The world sees him as a relentless force of nature on the tennis court. Winning 15 Grand Slam titles takes incredible talent, dedication, and focus, but somehow Novak Djokovic finds time to focus on another passion: educating disadvantaged kids.
"Both my wife and I grew up in families that nurture education and understand the value of early childhood development," Djokovic told NBC 6 Sunday night, after his match at the Miami Open.
In 2011, Djokovic and his wife, Jelena, decided to target early childhood education in his native Serbia through the Novak Djokovic Foundation.
"We talked to UNICEF, they provided us the data that one of the biggest issues that needs addressing is early childhood development, over 50 percent of children at that time in Serbia were not attending any preschool program or institution or anything like that," Djokovic said.
So how effective has the Djokovic Foundation been? Since it started, they've already built 37 schools, trained more than 1,300 teachers, and they're reached more than 21,000 kids.
The next step, Djokovic says, is to spread his foundation's work around the world.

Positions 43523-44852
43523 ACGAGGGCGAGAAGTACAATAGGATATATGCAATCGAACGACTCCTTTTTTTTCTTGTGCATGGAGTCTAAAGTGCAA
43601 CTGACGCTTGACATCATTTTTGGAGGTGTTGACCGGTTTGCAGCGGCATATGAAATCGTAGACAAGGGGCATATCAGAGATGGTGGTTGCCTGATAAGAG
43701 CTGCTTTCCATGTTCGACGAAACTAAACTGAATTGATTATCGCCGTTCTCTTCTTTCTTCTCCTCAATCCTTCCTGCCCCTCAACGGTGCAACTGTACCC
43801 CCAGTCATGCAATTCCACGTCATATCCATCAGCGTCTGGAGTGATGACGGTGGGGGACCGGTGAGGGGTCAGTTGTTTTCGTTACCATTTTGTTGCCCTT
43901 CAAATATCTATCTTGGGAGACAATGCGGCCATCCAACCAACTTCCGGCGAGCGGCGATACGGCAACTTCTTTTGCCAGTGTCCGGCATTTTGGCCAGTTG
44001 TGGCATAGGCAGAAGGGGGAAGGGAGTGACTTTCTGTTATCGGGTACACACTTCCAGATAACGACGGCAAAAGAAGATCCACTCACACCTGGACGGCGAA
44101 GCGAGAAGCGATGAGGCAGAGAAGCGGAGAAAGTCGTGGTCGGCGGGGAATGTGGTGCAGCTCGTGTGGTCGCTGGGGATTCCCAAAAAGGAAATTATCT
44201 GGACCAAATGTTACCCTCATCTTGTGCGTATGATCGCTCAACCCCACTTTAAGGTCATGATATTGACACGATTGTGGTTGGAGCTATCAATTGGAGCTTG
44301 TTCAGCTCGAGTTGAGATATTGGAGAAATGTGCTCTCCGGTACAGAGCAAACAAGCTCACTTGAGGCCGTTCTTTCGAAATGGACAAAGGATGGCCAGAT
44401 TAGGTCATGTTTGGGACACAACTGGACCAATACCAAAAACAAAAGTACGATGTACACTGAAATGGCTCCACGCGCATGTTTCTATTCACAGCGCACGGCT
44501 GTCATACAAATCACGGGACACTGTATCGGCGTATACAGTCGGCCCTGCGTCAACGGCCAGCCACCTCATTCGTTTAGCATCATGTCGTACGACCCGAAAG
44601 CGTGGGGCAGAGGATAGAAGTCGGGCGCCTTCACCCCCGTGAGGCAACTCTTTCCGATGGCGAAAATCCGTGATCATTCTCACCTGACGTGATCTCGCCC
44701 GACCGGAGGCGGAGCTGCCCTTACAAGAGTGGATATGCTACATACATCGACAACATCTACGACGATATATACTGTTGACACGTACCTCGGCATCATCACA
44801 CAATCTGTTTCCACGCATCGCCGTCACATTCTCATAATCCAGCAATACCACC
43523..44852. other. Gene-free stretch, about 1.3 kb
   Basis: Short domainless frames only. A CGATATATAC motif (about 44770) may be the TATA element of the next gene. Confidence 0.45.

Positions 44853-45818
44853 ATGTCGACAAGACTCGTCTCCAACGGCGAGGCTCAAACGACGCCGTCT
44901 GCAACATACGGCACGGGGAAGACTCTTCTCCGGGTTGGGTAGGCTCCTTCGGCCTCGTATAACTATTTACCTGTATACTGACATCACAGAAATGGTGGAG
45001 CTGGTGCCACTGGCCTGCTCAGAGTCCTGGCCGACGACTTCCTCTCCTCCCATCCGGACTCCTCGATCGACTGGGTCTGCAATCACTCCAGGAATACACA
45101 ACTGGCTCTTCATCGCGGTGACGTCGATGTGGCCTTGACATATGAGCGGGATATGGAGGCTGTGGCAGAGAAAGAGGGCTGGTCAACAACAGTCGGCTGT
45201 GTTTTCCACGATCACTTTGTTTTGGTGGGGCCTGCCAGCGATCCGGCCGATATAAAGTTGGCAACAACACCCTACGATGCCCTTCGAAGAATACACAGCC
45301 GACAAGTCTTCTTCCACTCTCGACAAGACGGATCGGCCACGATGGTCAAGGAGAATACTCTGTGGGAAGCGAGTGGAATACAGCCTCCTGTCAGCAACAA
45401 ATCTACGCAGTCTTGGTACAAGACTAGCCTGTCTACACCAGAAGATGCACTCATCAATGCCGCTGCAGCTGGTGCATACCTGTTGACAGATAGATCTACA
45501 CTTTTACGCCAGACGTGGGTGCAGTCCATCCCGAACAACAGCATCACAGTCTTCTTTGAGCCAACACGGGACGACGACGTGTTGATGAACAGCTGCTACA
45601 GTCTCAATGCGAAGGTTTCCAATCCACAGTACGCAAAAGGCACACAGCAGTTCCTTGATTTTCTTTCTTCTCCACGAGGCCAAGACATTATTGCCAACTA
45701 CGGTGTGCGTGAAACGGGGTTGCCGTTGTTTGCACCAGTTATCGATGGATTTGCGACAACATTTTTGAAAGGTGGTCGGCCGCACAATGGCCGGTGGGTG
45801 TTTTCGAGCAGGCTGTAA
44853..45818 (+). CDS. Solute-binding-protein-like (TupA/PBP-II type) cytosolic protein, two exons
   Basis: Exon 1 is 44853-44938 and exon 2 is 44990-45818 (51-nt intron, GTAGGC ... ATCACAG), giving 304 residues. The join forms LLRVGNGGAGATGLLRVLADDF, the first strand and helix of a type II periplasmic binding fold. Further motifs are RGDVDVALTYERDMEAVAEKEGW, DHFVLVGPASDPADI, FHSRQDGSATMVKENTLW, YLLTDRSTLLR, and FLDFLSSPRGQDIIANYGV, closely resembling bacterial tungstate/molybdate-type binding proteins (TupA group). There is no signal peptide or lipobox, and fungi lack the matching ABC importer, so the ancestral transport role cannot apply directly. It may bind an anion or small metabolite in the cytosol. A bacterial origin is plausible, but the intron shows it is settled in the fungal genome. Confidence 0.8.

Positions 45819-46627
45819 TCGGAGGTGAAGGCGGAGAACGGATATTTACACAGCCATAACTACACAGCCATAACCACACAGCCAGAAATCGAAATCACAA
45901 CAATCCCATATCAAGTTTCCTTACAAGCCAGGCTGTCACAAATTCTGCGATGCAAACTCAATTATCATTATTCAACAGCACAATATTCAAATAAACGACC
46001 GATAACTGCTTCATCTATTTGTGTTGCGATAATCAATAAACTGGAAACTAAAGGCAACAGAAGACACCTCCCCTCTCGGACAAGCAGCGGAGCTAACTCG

"We try to raise awareness as much as we can, and our obviously long-term goal is to have every child have access to early childhood development if that's possible, we believe it is, it's gonna take time but we are patient, and do we want to go outside of Serbia and do projects? Sure," Djokovic said.
Now that the player currently ranked number one in the world in men's tennis is a dad, with two toddlers at home, Djokovic sees his mission reflected in his own family.
"We've been seeing firsthand how important it is to dedicate yourself to your children, to have quality educational time with them, to understand what they go through, to understand their needs, accept them, embrace them, love them, you know we've been learning every single day," said Djokovic.
One could say Djokovic has figured out the most important points are won outside the lines.
You can see his foundation's work here.